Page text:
Bernard Cohen

Fall

1964

Medium
Oil paint and tempera on canvas
Dimensions
Support: 2438 x 3048 x 37 mm
Collection
Tate
Acquisition
Purchased 1972
Reference
T01536

Display caption

Like Cohen's 'In that Moment', also in this display, this painting is a homage to the French writer Albert Camus. It refers in particular to Camus's confessional novel 'The Fall' of 1956, which it echoes in being an uninterrupted monologue. It also continues Cohen's fascination with cooking, which, like painting, is a procedure and a selection of ingredients before it results in an end product. Here food is imagined piled on a plate too big to fit into the rectangle, which Cohen deliberately subverts by tilting the angle of the image. On top of the food is a 'sauce' made of all the painting's colours mixed together. Before using colours Cohen painted the whole surface thickly with white paint, creating protruding ridges. He then sprayed the colour. His final acts were to rip off the masking tape which formed the plate's diagonal base (thus revealing the painting's first ground) and then to scrape off the cake-icing-like ridges of the white paint, producing 'turbulence' overall.

Gallery label, September 2004

Catalogue entry

Bernard Cohen b.1933

T01536 Fall 1964

Not inscribed.
Oil and egg tempera on canvas, 96 x 120 (244 x 305).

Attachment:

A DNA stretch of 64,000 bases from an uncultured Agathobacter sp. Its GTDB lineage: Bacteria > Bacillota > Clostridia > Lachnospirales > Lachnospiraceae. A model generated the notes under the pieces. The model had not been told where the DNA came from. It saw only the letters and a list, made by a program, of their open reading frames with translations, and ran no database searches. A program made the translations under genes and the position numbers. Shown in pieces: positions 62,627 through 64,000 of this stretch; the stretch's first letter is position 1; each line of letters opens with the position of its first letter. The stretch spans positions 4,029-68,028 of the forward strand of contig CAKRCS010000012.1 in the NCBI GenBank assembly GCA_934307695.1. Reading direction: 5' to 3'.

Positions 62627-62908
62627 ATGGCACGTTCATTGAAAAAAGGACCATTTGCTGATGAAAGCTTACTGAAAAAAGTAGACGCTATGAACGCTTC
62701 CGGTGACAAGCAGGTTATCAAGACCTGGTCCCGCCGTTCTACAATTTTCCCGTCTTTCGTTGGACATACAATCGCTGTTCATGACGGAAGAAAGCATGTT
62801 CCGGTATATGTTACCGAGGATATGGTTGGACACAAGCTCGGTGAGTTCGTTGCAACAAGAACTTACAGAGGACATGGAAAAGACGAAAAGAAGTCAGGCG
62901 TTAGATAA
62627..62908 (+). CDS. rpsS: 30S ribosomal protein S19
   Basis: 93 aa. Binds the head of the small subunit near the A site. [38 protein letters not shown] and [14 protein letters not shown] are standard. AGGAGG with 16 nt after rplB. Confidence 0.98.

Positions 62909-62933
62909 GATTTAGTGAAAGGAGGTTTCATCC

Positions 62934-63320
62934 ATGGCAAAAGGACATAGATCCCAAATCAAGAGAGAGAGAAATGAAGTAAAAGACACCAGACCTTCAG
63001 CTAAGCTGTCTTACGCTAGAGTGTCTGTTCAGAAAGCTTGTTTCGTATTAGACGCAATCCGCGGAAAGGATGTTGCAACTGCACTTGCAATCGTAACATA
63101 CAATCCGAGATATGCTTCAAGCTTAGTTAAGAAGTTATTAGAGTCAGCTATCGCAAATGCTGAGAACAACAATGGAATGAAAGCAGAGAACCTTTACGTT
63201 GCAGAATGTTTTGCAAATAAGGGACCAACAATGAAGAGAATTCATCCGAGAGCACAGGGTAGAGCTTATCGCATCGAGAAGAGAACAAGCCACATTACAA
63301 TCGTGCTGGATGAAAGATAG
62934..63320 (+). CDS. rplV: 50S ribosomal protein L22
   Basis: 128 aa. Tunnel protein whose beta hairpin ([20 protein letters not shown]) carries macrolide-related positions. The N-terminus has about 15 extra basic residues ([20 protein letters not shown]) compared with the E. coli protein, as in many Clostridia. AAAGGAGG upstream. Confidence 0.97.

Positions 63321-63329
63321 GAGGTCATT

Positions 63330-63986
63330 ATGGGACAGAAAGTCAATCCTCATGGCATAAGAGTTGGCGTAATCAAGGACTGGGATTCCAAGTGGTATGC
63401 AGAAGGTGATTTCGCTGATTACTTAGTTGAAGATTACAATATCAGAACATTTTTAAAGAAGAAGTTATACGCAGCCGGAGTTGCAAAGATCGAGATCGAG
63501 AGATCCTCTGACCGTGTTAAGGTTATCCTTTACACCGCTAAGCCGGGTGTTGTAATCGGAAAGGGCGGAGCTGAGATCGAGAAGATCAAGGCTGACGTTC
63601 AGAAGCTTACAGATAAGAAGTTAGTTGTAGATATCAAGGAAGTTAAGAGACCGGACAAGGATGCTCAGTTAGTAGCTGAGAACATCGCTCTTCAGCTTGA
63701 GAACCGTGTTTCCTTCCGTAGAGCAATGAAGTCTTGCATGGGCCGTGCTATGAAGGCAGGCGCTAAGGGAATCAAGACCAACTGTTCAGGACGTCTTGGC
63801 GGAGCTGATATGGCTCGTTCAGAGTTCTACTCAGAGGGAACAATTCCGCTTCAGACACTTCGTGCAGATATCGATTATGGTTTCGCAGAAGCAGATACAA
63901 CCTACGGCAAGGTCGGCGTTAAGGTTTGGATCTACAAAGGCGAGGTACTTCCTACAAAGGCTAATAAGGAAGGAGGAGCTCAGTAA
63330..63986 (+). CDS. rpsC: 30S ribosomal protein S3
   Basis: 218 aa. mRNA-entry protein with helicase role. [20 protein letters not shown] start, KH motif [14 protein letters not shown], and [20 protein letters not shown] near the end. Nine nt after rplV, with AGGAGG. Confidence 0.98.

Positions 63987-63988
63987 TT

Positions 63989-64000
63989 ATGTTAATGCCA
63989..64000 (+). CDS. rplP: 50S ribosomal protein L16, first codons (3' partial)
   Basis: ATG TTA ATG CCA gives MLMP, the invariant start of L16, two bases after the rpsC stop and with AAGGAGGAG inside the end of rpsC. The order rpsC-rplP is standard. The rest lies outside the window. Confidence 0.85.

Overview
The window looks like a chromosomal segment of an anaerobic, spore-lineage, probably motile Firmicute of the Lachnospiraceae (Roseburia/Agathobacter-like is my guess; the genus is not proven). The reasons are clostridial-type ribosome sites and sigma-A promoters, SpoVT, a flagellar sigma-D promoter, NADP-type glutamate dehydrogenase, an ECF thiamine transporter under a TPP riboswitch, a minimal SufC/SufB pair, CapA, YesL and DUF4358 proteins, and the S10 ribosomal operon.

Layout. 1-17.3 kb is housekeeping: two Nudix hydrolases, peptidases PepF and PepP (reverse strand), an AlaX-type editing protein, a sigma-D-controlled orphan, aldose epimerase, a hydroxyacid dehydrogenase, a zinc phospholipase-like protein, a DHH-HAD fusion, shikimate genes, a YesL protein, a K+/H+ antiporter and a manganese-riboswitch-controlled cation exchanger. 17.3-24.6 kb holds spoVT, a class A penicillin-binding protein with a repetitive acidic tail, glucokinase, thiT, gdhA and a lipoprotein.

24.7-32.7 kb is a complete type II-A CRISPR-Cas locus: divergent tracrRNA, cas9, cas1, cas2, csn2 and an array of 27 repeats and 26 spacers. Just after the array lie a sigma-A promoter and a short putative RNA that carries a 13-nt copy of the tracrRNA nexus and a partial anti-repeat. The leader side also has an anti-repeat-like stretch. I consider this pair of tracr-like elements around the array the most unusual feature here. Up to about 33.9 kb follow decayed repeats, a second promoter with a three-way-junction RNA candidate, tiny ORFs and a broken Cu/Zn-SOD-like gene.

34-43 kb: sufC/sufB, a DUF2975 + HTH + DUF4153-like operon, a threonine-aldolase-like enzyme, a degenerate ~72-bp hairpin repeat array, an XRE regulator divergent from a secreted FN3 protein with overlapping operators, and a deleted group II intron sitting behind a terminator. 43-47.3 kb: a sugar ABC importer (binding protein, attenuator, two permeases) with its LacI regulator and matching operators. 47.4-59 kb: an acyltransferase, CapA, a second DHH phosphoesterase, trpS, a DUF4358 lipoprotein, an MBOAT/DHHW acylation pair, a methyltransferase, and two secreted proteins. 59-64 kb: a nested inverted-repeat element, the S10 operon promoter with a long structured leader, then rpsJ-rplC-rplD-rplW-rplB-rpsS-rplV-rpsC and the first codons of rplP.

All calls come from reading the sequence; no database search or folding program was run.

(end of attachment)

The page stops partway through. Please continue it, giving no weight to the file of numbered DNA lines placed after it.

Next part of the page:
Purchased from the Waddington Galleries (Grant-in-Aid) 1972.
Coll: The artist.
Exh: Group exhibition, Kasmin Ltd, August–September 1964; Hayward Gallery, April–May 1972 (38,repr. in colour).
Lit: David Thompson, ‘Art’, in Queen, 26 August 1964; Patrick Procktor, ‘Fall into Fondant’, in New Statesman, 11 September 1964; Richard, Morphet, in catalogue of Hayward Gallery exhibition 1972 (see above), p.20.

The following notes, based on conversations with the artist in 1971, have been approved by him.

T01536 was one of a group of paintings made early in 1964. It came soon after ‘Pie’ 1964, a work of the same media and slightly larger dimensions (96 x 132 in.), which is reproduced in the Hayward Gallery catalogue, op cit., and with which it shares a concern with food. ‘Pie’‘represents’ a pie which, extending right across the lowest quarter of the picture surface, ‘rests’ on the lower edge of the canvas. Its ‘ingredients’ are individual panels, a device established earlier in works such as T01535, and these are surmounted by a painted ‘crust’. In T01536, the analogy is with food piled high on a plate. Being too big to fit into the rectangle in a conventional orientation, the plate of food is tilted sideways. The ‘crust ‘of ‘Pie’ is paralleled by the ‘sauce’ which in T01536 covers the food on the plate. Both ‘crust’ and ‘sauce’ were painted in an amalgam of all the colours that had been used to paint the rest of the picture.